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Do You Have Sleep Apnea? Your Heart May be at Risk

Jon Barron or staff at Jon Barron Baseline of Health® Foundation
Updated: 
November 08, 2022

If you snore, chances are pretty good that you have been made aware of it. Anyone who has ever shared a room with you has probably made sure to complain about your snoring. Other than disturbing your significant other’s sleep from time to time, you might think snoring is not such a big deal. But you’d probably be wrong about that. Your snoring could be unhealthy if you’re a woman, even if you’ve never been diagnosed with sleep apnea. In fact, new research suggests it could be problematic for your heart.

Study Explores Snoring and Heart Health

The study, which took place at Munich University Hospital in Germany, found that snoring may be associated with the more rapid development of heart damage in women than in men. (1) These results are based on an investigation that included 4,877 British men and women. These subjects were a subset of the approximately 500,000 individuals throughout the United Kingdom who had taken part in the U.K. Biobank, a collection of health-related data.
 
More than half of the volunteers, 2,536 in total, did not report snoring or have a diagnosis of obstructive sleep apnea (OSA). Of the remainder, 1,919 snored but had no diagnosis, and 38 had been diagnosed with obstructive sleep apnea. Obstructive sleep apnea is a sleep disorder in which the muscles of the throat relax sporadically, blocking the airway.
 
MRI tests had been performed on all the participants to examine their hearts. The imaging showed that in both male and female subjects who snore or have obstructive sleep apnea, the left ventricle of the heart was more likely to be enlarged, suggesting damage is occurring within the main pumping chamber, which results in the heart having to work harder. 

woman sleeping with CPAP machine to prevent sleep apnea which can cause heart problems in some people.
Gender Differences in Snoring and Sleep Apnea

But gender differences appeared when the researchers began comparing those who snore or have obstructive sleep apnea to those without either issue. Looking at the imaging results within that framework, it became clear that the size of the left ventricle in women who snore is considerably more pronounced than it is in their female peers who do not snore.
 
This disparity of enlarged left ventricles being markedly worse in women snorers versus women non-snorers than the difference that appears in male snorers versus non-snorers implies that women may experience earlier damage to their hearts, perhaps related to undiagnosed obstructive sleep apnea. Although the study was not designed to prove that sleep apnea causes potentially dangerous heart alterations, it does show a strong connection between the two.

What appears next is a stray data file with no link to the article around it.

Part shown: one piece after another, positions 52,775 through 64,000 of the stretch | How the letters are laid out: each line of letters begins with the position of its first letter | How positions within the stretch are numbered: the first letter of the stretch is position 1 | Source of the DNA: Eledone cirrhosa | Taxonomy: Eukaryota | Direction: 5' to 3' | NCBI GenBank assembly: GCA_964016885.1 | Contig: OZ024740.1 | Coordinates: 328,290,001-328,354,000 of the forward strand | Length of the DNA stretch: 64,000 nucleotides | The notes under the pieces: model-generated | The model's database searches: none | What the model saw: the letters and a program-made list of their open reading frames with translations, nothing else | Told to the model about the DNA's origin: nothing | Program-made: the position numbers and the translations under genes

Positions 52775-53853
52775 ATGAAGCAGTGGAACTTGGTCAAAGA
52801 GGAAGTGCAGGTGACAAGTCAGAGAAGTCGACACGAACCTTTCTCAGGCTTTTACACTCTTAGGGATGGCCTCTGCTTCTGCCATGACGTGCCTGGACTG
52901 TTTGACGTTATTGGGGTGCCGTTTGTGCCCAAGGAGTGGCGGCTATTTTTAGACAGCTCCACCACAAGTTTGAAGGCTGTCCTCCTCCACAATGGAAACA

Obstructive Sleep Apnea is Not Just a Snoring Problem

But why would a condition involving snoring be linked with heart issues? Obstructive sleep apnea is actually quite a bit more serious than just a snoring problem. Sufferers also experience episodes of breathing cessation during slumber, and they typically awaken from these periods startled and gasping, in addition to experiencing daytime fatigue, headaches, and difficulties concentrating. What’s more, obstructive sleep apnea has been linked to Alzheimer’s disease, hearing loss, high blood pressure, and other health issues. 
 
And this is not the first time OSA has been associated with heart disease. A 2010 study at the Boston University School of Medicine in Massachusetts found that obstructive sleep apnea increases the risk of heart failure in men. (2)

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Sleep Apnea And Heart Health

Ultimately, the main takeaway from the current study is that if you snore, especially if you are a woman, it is essential to undergo a sleep study to determine whether or not you have obstructive sleep apnea. A sleep study takes place overnight, typically in a hospital or sleep center, and you are monitored by an EEG machine to obtain information on sleep cycles, breathing rates, and more. The American Sleep Apnea Association estimates that as many as 80 percent of American adults with the condition are undiagnosed.
 
If testing does determine that you have obstructive sleep apnea, your treatment may involve the use of continuous positive airway pressure (CPAP) machine while you sleep to help your airways remain open. But there are many other options as well, including an oral appliance to hold your jaw in position and prevent airway blockage, getting allergies under control, and losing weight.

 

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Jon Barron is the founder of the Baseline of Health® Foundation, whose website attracts millions of visitors worldwide so people can learn about health and nutrition for free. He has lectured internationally and featured on many regional and syndicated media programs as an expert in disease prevention, anti-aging, and nutrition.

 

 

Resources

1.) Adrian Curta, M.D., head of cardiac imaging, Munich University Hospital, Germany; Tetyana Kendzerska, M.D., Ph.D., sleep physician, Ottawa Hospital Center, assistant professor, division of respirology, University of Ottawa, and associate scientist, Ottawa Hospital Research Institute, Ottawa, Canada; Nov. 29, 2018, presentation, Radiological  Society of North America annual meeting, Chicago

2.) https://www.ncbi.nlm.nih.gov/pmc/articles/PMC3117288/ 
Gottlieb, D. J., Yenokyan, G., Newman, A. B., Punjabi, N. M., Quan, S. F., Redline, S., Resnick, H. E., Tong, E. K., Diener-West, M., & Shahar, E. (2010). A Prospective Study of Obstructive Sleep Apnea and Incident Coronary Heart Disease and Heart Failure: The Sleep Heart Health Study. Circulation, 122(4), 352. https://doi.org/10.1161/CIRCULATIONAHA.109.901801